Letters & Essays: S-U

Letters & Essays of the Day


By Emmanuel Carrère

Around me are fifty or so men, in whose company I will sit and be silent for ten days. I eye them discreetly, wondering who among them is going through a crisis. Who, like me, has a family. Who’s single, who’s been dumped, who’s poor or unhappy. Who’s emotionally fragile, who’s solid. Who risks being overwhelmed by the vertigo of silence. All ages are represented, from twenty to  seventy, I’d say. As to what they might do for a living, it’s also varied. There are some readily identifiable types: the outdoorsy, vegetarian high school teacher, adept of the Eastern mystics; the young guy with dreadlocks and a Peruvian beanie; the physiotherapist or osteopath who’s into the martial arts; and others who could be anything from violinists to railway-ticketing employees, impossible to tell.

Burning the Days

By James Salter

In Manhattan, in the lower right-hand corner, I had found a place in which to write, a room near the river, within sight of the cathedral piers of the Brooklyn Bridge. It was on Peck Slip, a broad street near the fish market, strewn with paper and ripped wood by the time I arrived each morning, but quiet with the work of the day by then over. I wrote in this room with its bare wooden floor and ruined sills for a year—it was 1958—struggling with pages that turned bad overnight.

A Remembrance: Niccolo Tucci

By Jonathan Schell

One of the earliest and most informed young opponents of the Vietnam War (The Village of Ben Sue was published in 1967 when he was twenty-three), Jonathan Schell wrote strongly worded articles week after week, year after year, in the “Notes and Comments" section of The New Yorker. His moral but never preachy tone as well as his grasp of the philosophical and historical aspects of political-military conflicts immediately attracted Niccold Tucci, who recognized a kindred spirit.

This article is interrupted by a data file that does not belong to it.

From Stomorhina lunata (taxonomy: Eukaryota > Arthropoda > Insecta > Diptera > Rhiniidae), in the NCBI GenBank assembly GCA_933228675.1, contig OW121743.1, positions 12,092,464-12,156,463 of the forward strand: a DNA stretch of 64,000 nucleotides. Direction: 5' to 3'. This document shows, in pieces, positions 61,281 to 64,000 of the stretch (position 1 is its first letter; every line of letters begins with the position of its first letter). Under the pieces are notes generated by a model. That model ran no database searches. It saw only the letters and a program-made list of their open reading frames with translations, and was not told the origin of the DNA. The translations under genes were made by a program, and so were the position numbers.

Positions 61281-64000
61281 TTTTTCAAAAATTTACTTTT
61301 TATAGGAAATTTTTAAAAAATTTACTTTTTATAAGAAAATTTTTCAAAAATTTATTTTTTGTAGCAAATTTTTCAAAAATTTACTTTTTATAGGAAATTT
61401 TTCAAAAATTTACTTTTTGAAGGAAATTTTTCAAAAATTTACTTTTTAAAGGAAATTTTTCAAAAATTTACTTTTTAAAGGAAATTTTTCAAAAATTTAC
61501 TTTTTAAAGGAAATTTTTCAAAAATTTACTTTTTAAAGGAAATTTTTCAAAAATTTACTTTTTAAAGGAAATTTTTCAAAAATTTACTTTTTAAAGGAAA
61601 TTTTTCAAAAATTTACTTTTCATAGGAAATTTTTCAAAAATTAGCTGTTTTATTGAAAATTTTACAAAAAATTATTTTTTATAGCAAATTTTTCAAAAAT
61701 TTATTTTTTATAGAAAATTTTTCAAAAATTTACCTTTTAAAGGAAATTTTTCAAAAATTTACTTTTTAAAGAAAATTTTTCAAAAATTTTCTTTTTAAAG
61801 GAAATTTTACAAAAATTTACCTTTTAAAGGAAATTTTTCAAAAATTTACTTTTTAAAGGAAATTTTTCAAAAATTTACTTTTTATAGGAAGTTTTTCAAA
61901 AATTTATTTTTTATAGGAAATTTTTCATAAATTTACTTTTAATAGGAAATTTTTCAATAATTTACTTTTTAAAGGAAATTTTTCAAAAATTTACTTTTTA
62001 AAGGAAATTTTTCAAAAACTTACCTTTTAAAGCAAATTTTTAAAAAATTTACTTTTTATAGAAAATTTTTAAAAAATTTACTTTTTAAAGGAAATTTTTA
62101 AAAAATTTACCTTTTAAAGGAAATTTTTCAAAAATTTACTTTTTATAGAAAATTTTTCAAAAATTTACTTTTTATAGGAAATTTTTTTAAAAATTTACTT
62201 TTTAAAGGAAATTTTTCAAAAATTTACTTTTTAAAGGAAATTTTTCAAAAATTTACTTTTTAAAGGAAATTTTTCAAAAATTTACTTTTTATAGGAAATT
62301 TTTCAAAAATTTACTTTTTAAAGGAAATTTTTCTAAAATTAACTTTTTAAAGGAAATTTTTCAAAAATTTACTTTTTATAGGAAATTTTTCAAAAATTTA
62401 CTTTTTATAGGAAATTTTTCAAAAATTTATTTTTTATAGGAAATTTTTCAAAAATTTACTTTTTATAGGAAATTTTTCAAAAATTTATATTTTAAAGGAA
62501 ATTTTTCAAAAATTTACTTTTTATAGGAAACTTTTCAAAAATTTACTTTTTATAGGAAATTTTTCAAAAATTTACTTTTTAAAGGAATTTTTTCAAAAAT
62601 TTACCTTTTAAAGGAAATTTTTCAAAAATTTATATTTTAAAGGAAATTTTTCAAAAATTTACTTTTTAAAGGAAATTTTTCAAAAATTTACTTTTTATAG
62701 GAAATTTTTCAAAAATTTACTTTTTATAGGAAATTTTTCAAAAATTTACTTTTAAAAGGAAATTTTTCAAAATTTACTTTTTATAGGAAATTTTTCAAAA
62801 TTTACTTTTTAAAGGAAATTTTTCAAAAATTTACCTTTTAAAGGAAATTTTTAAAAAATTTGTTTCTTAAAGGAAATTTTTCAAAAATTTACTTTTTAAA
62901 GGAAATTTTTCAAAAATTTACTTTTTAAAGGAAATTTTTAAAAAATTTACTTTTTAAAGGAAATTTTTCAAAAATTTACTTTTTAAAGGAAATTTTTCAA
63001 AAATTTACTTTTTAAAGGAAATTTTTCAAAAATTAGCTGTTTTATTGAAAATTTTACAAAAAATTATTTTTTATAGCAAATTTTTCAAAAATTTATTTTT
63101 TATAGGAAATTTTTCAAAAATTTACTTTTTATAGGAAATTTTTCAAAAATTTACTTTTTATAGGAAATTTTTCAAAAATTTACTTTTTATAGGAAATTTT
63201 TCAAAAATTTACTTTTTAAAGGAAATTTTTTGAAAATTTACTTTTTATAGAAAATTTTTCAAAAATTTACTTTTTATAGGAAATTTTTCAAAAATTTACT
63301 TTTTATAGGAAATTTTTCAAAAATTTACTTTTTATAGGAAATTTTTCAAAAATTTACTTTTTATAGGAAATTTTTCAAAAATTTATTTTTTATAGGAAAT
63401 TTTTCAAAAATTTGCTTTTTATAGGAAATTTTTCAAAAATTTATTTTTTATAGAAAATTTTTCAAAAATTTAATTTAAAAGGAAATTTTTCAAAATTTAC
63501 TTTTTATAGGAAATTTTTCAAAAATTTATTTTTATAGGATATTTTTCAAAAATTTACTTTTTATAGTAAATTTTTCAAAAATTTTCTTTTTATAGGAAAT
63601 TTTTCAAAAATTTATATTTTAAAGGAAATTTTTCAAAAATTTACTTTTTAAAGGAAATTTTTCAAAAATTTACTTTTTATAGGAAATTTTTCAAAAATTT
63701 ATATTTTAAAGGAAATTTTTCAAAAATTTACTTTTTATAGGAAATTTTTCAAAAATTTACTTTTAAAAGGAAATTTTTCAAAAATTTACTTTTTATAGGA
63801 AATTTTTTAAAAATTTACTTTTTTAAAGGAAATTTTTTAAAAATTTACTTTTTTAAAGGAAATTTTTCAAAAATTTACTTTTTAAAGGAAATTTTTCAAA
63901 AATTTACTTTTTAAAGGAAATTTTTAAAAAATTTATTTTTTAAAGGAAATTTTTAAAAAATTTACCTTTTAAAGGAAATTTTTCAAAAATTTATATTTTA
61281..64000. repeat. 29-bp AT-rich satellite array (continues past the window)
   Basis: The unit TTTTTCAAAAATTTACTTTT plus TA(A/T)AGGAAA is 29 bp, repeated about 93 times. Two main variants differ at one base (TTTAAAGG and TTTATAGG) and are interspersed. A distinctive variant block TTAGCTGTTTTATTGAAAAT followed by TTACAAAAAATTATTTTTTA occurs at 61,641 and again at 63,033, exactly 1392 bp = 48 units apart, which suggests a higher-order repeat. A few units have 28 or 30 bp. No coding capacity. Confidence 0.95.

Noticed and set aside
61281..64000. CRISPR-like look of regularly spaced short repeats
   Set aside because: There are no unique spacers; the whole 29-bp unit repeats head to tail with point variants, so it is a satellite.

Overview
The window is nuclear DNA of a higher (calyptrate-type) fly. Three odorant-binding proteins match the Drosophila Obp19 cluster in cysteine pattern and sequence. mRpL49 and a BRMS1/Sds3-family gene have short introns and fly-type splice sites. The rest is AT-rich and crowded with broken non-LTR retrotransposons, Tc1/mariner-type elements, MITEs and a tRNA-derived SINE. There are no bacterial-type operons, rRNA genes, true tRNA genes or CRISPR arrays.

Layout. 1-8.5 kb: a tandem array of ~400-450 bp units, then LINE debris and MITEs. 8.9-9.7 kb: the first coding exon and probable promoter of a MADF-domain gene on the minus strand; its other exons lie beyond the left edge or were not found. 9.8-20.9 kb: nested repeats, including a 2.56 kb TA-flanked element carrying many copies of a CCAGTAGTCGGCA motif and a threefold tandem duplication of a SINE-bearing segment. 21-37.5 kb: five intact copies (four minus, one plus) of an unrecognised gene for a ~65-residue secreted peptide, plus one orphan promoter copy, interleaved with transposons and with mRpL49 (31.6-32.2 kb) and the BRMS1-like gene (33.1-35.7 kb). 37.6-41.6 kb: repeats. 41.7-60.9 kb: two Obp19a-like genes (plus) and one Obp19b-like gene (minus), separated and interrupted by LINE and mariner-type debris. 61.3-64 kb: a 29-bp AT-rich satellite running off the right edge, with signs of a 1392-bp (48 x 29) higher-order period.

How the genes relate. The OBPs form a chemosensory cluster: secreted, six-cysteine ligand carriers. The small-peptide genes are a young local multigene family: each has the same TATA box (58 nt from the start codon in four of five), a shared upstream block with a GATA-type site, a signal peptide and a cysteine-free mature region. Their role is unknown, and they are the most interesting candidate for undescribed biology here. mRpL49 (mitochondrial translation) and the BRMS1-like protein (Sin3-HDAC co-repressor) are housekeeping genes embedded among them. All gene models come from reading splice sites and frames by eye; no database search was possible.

Helen Frankenthaler and James Schuyler: A Correspondence

By James Schuyler

In bohemian postwar Manhattan, poets (Frank O’Hara, John Ashbery, Kenneth Koch) naturally gravitated to painters (Joan Mitchell, Grace Hartigan, Larry Rivers) whose work they appreciated on its own terms. Certain poets were lauded for their perceptive, unbiased eye; some painters instinctively sensed a resonant poem. Painter Helen Frankenthaler and poet James Schuyler had such a mutual appreciation. Their run-in during the 1954 Venice Biennale was memorable enough to open Schuyler’s poem “Torcello” (they must have met previously to have recognized each other, though it is unclear when). In any case, they kept circling: Schuyler reviewed Frankenthaler’s shows at the Tibor de Nagy Gallery in 1957 and at the André Emmerich Gallery in 1960.